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Discussion Starter #1
Been wanting to do something to enhance the grip of one of my favorite pistols for awhile. I tried the skateboard tape and the tactical bike tube and they worked okay but there were minor issues with those methods. I recently saw a stippling thread on Glocktalk that inspired me. The OP even made a youtube video on his technique. If anyone is interested I'll see if I can dig it up and post a link. It's really quite simple and fast. I spent way more time putting the aluminum muffler repair tape on to protect against unwanted stray marks and to serve as a template (my idea). The actual stippling took only 30-45 minutes total for the front and back. (I did practice for about 15 min on some scrap plastic first)

If the grip looks a little short- I did chop the M40 to S40 length a couple years ago. I originally wanted to copy the texture contours of the S&W M&P but that would mean slicing thru the Steyr logo which I did not want to do. So I modified that on the front half. The actual texture is rough but not to much. Maybe like a Walther PPQ?



I used a coffee can as a guide to cut a constant radius on the tape with a razor knife before applying



details of the texture



I think less is better than too much- do you really need texture all the way up to the slide? it's fun to do but don't get carried away (I might do the front of the mag base to match though)
 
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here's the thread, 4 pages long, be sure to read post #84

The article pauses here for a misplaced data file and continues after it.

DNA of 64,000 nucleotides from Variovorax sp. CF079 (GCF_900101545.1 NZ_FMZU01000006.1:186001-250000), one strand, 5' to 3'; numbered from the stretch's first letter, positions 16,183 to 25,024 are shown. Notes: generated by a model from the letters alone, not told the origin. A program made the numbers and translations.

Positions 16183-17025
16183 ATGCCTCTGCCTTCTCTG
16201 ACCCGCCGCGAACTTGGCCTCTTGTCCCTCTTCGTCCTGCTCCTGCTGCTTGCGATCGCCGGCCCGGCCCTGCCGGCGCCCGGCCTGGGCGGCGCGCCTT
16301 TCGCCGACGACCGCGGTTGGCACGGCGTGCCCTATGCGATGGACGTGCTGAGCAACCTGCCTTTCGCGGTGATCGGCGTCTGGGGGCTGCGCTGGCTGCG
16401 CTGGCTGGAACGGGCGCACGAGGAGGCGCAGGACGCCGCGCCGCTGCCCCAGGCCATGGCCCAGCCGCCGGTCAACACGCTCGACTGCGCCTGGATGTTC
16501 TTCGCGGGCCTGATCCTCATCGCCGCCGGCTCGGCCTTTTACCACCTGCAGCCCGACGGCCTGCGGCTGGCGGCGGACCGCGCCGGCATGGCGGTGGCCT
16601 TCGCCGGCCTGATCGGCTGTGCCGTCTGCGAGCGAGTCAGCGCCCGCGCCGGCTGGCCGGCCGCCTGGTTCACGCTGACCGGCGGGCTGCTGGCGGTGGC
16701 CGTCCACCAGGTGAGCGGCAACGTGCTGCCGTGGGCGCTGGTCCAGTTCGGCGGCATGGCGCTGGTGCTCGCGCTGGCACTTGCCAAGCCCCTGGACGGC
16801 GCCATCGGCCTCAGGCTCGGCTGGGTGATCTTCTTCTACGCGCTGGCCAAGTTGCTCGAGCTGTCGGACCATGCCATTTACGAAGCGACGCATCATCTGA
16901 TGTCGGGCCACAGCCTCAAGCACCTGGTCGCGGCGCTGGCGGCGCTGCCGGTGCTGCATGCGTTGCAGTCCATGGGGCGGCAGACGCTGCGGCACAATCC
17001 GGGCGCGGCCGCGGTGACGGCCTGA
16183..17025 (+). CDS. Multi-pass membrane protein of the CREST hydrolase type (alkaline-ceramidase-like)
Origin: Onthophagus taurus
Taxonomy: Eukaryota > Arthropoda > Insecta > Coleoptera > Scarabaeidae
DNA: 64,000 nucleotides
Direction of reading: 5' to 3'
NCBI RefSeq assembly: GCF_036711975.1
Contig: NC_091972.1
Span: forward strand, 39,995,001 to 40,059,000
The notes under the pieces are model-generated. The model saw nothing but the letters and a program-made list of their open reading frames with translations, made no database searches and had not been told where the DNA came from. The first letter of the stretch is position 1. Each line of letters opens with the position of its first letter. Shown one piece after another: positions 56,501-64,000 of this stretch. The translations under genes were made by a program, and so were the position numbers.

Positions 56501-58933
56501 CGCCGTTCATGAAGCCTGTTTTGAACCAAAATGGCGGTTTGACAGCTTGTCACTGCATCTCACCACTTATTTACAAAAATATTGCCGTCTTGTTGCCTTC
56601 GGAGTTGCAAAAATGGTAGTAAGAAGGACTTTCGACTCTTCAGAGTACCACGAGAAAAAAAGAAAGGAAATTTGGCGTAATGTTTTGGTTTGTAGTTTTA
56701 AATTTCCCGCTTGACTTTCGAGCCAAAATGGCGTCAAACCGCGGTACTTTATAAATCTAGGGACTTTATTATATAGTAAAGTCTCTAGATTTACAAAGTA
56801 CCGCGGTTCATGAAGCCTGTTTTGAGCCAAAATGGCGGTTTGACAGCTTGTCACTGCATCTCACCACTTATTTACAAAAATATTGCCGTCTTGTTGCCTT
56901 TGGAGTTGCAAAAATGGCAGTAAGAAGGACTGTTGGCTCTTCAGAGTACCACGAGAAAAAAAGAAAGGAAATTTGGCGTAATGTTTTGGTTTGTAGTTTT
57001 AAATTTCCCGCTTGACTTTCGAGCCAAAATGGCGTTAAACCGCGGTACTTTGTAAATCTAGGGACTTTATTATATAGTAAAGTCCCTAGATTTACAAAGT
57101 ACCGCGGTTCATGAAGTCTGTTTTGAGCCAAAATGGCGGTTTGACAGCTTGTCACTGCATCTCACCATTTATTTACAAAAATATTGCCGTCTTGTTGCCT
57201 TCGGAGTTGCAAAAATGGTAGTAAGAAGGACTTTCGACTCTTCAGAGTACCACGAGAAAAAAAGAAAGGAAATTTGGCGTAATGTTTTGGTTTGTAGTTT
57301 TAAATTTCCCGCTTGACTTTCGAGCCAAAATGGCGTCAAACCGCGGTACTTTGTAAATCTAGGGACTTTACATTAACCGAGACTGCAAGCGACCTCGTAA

http://www.glocktalk.com/forums/showthread.php?t=1398507&highlight=stipple

and this is the video, not great quality but you get the idea. I really disliked the pock marked lunar crater look I've seen on some pistols. this method totally eliminates that.
[video=youtube;YZNbY6l28b0]http://www.youtube.com/watch?v=YZNbY6l28b0[/video]
http://www.glocktalk.com/forums/showthread.php?t=1402789

I found it takes much less time than Genin claimed in his original thread once you start tapping with the soldering iron. Just remember to keep rotating the target to generate random marks.

The following stipple job doesn't actually exist. I photoshopped (MS Paint program) more stippling onto the picture of what I had really already done above to the area around the Steyr logo and down to the bottom to see if it might look a little better. This is more like the pattern on the Smith M&P pistol. Opinions?
 

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i think i'm going to have to try this out on one of mine, i've been interested in this since JulioShinobi did that one for Narsil!
and since i plan to chop the grip of an L-A1 when they get here, i might just practice that as well...

as far as the photo shopped version, i think i like that one better! I say go for it, and do the mag baseplate to match
 

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Discussion Starter #8
I just came across this youtube stippling instructional video. It might be the same guy as above but this time his video is much better and of better quality. Same technique that I used but he taps the iron faster than I did and seems to get a less aggressive texture. The Steyr grip is a little softer and burned faster than the material I practiced on. I guess that might vary from gun to gun. IMHO this produces the nicest texture pattern that I've seen on a polymer stipple.

http://www.youtube.com/watch?v=loRNPzLA9r8&feature=related
 
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